Nix, Patterson & Roach LLP Files Class Action Lawsuit against Mining Giant Freeport-McMoRan

Apr 14, 2008 Full story: Earth Times 11

BLACKWELL, Okla. - Nix, Patterson & Roach LLP , a nationally recognized plaintiffs ' law firm, filed a major class action lawsuit today in Kay County, Oklahoma, on behalf of roughly 7,000 residents of the town ... via Earth Times

Full Story
Catherine French

Wichita, KS

#1 Apr 15, 2008
Scientific problems with Toxicity:

Some researchers have been giving statements that are not based upon complete analysis, but come across as fear. One researched stated "all the time people were dying of cancers now associated with drinking that arsenic-contaminated water". But we would have to assume that all autopsies of ancient and modern humans has shown a 100% statistical correlation to arsenic and not to other factors, such as other chemicals, other metals, diet, sun exposure, prescription drug effects, genetics, other elements, etc. In addition, a number of other studies did not show good statistical analysis / correlation on the level of arsenic (percent or parts per million) and health effects. The residents of Amargosa Valley and Beatty in Nevada and the Death Valley areas in California have elevated levels of arsenic in their drinking waters, but cancers are not prevalent there. A number of residents several of us know have lived to the age of 80s and 90s. How do we explain that?

In talking to the environmental and biological scientists on the West Coast about this issue, a peculiar point was brought up. Most of them have mathematically matched arsenic levels to human health affects through regression methods. These are the SAME types of methods used on Lead and Mercury research, as seen in the scientific publications. These methods "assume" a straight statistical correlation (both linear and non-linear) between the input of arsenic and the output (health affects). But how could they have known what other elements in the drinking water were doing in conjunction with arsenic? None of these scientists have filtered out those inputs that are either not affecting the output, or are affecting in minor ways, or are affecting in combined effects that do not show up until certain conditions are correct. The methods are the analyses of variances and other advanced techniques, which do not appear to be well known by these scientists.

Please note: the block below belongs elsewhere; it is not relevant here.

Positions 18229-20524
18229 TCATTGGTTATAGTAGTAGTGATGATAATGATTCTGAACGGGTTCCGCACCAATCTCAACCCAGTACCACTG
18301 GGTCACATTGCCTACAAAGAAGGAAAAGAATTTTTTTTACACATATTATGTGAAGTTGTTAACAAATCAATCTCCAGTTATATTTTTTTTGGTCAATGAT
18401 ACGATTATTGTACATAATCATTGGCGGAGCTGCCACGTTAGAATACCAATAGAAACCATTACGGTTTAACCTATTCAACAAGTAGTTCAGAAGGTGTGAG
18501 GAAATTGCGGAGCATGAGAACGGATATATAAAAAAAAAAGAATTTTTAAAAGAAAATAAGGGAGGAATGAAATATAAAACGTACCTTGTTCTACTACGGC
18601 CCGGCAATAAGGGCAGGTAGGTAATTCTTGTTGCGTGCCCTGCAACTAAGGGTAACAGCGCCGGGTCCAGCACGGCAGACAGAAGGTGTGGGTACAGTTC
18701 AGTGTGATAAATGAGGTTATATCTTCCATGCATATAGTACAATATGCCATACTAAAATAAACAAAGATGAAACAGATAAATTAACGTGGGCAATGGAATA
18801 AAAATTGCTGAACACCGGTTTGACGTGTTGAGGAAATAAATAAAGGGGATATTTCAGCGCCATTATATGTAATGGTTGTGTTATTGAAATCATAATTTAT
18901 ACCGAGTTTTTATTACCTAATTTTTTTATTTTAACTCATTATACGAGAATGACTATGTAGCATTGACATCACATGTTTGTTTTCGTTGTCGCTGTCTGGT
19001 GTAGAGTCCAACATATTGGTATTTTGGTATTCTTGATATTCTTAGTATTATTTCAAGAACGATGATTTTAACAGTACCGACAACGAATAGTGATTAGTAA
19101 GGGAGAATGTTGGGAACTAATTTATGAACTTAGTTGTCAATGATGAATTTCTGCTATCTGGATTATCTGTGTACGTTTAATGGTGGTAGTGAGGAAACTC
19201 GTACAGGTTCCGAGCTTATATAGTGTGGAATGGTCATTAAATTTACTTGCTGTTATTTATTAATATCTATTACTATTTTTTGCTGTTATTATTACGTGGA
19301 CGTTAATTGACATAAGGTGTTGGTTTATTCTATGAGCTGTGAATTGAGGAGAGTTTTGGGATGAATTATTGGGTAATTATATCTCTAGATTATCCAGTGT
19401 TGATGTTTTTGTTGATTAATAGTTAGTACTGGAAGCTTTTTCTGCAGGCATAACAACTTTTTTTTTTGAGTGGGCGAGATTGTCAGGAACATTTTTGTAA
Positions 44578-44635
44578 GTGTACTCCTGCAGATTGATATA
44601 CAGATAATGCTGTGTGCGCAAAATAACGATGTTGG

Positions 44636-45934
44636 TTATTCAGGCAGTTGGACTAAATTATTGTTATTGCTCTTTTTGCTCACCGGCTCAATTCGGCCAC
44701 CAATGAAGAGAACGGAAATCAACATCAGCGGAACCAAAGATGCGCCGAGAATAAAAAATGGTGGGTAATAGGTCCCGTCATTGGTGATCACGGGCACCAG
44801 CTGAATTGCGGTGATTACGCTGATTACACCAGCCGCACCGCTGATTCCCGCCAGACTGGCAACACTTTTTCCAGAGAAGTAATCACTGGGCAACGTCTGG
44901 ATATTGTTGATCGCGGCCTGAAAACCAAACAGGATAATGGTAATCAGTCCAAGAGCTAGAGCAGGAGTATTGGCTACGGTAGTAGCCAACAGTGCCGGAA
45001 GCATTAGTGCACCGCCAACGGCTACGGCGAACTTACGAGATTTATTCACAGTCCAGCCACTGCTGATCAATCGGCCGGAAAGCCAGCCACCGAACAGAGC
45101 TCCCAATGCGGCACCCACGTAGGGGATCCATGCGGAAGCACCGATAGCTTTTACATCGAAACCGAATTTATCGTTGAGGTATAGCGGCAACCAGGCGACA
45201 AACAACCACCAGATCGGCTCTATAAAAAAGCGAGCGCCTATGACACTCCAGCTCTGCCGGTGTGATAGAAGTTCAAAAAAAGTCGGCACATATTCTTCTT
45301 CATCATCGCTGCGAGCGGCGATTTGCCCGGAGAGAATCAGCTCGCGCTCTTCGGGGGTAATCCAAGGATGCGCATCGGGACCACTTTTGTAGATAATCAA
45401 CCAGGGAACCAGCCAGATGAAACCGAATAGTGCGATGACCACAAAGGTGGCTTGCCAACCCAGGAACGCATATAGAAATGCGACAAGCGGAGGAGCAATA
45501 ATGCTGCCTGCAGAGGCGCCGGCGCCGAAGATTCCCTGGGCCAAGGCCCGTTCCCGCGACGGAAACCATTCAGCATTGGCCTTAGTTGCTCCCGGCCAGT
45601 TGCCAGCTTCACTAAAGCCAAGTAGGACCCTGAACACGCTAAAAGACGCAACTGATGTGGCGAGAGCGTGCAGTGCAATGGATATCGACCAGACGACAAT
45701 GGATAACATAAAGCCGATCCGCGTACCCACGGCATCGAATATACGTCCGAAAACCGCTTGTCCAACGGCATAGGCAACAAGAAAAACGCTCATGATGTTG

Few scientists and researchers know how to use statistics properly to be able to filter and view data for the actual, true cause-and-effects. Too many times researchers use statistical regression methods that assume a direct relationship between the causes and effect, which may not be real. Although there are several books on the market, one of the best books that can help researchers, analysts, and scientists is a book entitled, "Statistics for Experimenters," by Box, Hunter, and Hunter.

Native peoples have been drinking water here in America and many other places for centuries with arsenic and other "contaminants," (like lead) long before there was ever a Federal government to protect us from the Earth. Why don't the environmentalists understand basic Earth Sciences?